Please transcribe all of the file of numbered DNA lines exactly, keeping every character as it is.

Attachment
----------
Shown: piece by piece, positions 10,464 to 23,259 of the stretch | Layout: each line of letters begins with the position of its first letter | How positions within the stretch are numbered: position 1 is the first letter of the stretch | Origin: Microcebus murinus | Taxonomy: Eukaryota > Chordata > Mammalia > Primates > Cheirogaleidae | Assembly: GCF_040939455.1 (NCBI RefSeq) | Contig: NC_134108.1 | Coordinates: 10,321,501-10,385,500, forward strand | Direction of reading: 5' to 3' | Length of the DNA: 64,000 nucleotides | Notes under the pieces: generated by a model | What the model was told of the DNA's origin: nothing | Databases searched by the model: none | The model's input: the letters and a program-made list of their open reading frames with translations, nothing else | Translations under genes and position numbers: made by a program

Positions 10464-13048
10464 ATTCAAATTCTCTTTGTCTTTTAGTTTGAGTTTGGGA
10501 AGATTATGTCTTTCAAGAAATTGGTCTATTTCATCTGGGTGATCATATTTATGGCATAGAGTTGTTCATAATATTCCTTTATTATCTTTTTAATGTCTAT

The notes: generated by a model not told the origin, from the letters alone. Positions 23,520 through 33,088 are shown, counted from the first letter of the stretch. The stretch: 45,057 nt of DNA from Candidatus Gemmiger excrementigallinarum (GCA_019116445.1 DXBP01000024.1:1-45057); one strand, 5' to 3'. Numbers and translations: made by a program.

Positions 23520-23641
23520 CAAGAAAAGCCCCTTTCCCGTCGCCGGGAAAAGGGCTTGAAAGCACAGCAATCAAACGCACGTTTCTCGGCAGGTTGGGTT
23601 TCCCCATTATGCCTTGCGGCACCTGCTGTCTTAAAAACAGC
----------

Shown: piece by piece, positions 10,464 to 23,259 of the stretch | Layout: each line of letters begins with the position of its first letter | How positions within the stretch are numbered: position 1 is the first letter of the stretch | Origin: Microcebus murinus | Taxonomy: Eukaryota > Chordata > Mammalia > Primates > Cheirogaleidae | Assembly: GCF_040939455.1 (NCBI RefSeq) | Contig: NC_134108.1 | Coordinates: 10,321,501-10,385,500, forward strand | Direction of reading: 5' to 3' | Length of the DNA: 64,000 nucleotides | Notes under the pieces: generated by a model | What the model was told of the DNA's origin: nothing | Databases searched by the model: none | The model's input: the letters and a program-made list of their open reading frames with translations, nothing else | Translations under genes and position numbers: made by a program

Positions 10464-13048
10464 ATTCAAATTCTCTTTGTCTTTTAGTTTGAGTTTGGGA
10501 AGATTATGTCTTTCAAGAAATTGGTCTATTTCATCTGGGTGATCATATTTATGGCATAGAGTTGTTCATAATATTCCTTTATTATCTTTTTAATGTCTAT

The notes: generated by a model not told the origin, from the letters alone. Positions 23,520 through 33,088 are shown, counted from the first letter of the stretch. The stretch: 45,057 nt of DNA from Candidatus Gemmiger excrementigallinarum (GCA_019116445.1 DXBP01000024.1:1-45057); one strand, 5' to 3'. Numbers and translations: made by a program.

Positions 23520-23641
23520 CAAGAAAAGCCCCTTTCCCGTCGCCGGGAAAAGGGCTTGAAAGCACAGCAATCAAACGCACGTTTCTCGGCAGGTTGGGTT
23601 TCCCCATTATGCCTTGCGGCACCTGCTGTCTTAAAAACAGC